4 Best Hidden Gems in Heber Valley

Utah Deer Creek Reservoir
Utah Deer Creek Reservoir Michael Jolley
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The Heber Valley contains many hidden gems of Utah’s Wasatch Back. Enveloped by mountains in all directions, the valley boasts year-round recreational activities suitable for the whole family. Here are just four of the attractions that attract people to this amazing valley each year.

1. Heber Valley Railroad

The Heber Valley Railroad dates back to the late 1800s.
The Heber Valley Railroad dates back to the late 1800s. Edgar Zuniga Jr.

Have an interest in locomotives, live entertainment or simply enjoy scenic rides? Then the Heber Valley Railroad is for you. Originally built in the late 1800s to transport hay, sheep, cattle, and dairy products to the market, the Heber Valley Railroad now offers numerous entertaining, scenic, and informative train rides suitable for the whole family.

Depending on the time of year, you’ll be captivated by the themed entertainment on board, like a trip to the North Pole while sipping hot cocoa or a gun-fight and train robbery set to western music on The Cowboy Express. The Heber Valley Railroad’s standard scenic rides are available from late April through October, though their Monday Night train is available almost year-round.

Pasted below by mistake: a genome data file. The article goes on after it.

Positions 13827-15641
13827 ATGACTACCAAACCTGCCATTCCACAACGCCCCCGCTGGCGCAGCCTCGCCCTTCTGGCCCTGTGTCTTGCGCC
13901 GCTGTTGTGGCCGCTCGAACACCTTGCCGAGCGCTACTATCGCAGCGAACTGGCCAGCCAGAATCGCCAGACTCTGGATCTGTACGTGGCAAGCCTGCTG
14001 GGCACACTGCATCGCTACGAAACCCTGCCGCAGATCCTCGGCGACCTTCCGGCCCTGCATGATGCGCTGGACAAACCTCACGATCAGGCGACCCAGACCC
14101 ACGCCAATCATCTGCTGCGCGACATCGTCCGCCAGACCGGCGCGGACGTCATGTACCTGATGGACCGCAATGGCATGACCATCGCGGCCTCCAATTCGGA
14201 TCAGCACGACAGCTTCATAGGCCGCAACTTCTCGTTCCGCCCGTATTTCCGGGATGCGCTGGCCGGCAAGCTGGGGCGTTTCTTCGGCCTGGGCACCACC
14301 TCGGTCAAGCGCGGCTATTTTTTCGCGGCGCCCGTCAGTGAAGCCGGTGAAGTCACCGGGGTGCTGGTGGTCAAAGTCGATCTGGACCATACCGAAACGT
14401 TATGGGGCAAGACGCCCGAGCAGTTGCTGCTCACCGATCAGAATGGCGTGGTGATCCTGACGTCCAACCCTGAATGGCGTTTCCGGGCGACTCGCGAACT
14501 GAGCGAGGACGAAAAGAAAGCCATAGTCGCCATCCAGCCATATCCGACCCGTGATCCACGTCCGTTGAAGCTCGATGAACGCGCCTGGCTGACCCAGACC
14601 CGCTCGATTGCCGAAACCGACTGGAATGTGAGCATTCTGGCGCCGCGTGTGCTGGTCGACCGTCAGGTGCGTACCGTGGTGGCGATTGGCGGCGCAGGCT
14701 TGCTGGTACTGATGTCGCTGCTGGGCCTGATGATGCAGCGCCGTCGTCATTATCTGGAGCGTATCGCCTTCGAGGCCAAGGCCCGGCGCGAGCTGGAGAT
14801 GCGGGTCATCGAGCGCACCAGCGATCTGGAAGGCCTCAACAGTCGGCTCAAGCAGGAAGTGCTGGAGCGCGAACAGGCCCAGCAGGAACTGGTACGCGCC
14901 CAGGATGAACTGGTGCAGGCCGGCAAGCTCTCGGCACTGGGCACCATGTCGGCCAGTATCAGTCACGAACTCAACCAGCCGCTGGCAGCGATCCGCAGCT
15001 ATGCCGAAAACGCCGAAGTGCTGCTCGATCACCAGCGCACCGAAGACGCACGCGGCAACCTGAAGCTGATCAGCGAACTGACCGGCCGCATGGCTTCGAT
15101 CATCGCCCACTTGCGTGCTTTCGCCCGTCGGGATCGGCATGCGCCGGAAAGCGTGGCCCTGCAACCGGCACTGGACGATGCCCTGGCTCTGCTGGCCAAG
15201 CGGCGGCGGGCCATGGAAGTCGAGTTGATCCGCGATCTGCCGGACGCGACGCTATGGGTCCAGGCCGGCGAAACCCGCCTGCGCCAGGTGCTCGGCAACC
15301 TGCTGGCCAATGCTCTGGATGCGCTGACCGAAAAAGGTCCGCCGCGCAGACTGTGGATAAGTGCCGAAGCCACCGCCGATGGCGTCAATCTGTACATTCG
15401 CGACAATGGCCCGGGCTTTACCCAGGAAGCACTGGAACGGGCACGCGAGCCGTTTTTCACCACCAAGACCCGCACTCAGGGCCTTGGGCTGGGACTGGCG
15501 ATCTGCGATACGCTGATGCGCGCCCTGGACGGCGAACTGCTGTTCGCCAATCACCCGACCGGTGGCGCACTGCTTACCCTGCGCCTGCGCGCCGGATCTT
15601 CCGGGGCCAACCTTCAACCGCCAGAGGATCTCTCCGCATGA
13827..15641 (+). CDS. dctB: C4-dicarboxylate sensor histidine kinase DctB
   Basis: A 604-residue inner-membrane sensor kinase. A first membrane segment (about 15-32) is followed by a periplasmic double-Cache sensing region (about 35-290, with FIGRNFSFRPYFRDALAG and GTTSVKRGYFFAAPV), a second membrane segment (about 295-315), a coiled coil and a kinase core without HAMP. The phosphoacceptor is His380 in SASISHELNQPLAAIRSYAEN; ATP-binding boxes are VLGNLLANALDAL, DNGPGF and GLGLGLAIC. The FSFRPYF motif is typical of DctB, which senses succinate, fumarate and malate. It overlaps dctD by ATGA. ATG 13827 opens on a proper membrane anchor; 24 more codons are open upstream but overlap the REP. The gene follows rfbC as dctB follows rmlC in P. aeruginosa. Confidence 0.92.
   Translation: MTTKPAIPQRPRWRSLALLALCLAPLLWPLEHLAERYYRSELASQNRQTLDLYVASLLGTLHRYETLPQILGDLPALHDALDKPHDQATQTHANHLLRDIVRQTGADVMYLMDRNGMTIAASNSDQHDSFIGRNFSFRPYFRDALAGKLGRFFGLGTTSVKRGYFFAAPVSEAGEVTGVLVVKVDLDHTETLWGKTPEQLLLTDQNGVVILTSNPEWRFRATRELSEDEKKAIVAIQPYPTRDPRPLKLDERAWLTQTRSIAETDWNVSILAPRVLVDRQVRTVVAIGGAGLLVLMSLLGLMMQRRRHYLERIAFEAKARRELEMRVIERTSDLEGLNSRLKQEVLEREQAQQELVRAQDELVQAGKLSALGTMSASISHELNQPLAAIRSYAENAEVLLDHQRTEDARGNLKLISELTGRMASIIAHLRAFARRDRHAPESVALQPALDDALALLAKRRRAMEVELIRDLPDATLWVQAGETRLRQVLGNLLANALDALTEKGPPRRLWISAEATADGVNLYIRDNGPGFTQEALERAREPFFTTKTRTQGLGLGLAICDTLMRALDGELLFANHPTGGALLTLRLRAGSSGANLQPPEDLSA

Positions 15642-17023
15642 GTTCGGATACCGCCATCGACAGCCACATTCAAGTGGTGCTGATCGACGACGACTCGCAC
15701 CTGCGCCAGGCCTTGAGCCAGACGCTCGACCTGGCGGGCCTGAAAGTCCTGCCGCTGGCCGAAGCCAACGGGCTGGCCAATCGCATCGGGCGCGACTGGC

Looking for a little more adrenaline? Try one of Heber Valley Railroad’s Adventure Trains, the Raft n’ Rails (available from June-August) or the Zipline & Train Ride (running from June-September). These half-day excursions combine a scenic ride on one of their trains and include an adventure of your choosing. The rafting excursion runs a 6-mile section of the Provo river through Class I and II rapids, suitable for the whole family. On the Zipline, you’ll get to experience a canopy tour over the Wasatch mountains and take in a bird’s-eye view of Deer Creek Reservoir. This tour is recommended for children aged 8 and up. Both adventures include a gourmet boxed lunch.

2. Homestead Crater

Did you know you can scuba dive in Utah? A dip in the Homestead Crater offers one of the most unique outdoor experiences in the state. The only warm scuba diving destination in the continental west, the Homestead Crater is a 65-foot deep geothermal hot-spring, with water pulling up from the ground two miles below. Hidden beneath a 55-foot tall, beehive-shaped limestone deposit, the Homestead Crater is protected from the elements and makes for an incredible year-round activity. The water remains at a comfortable 95 to 96 degrees year-round. Whether you want to learn to scuba dive, stay closer to the surface with snorkeling gear, or you are just looking for a relaxing soak in the warm water, the Homestead Crater offers a memorable experience for everyone.

3. Three of Utah’s State Parks

Deer Creek Reservoir offers a wide variety of water sports.
Deer Creek Reservoir offers a wide variety of water sports. Murray Foubister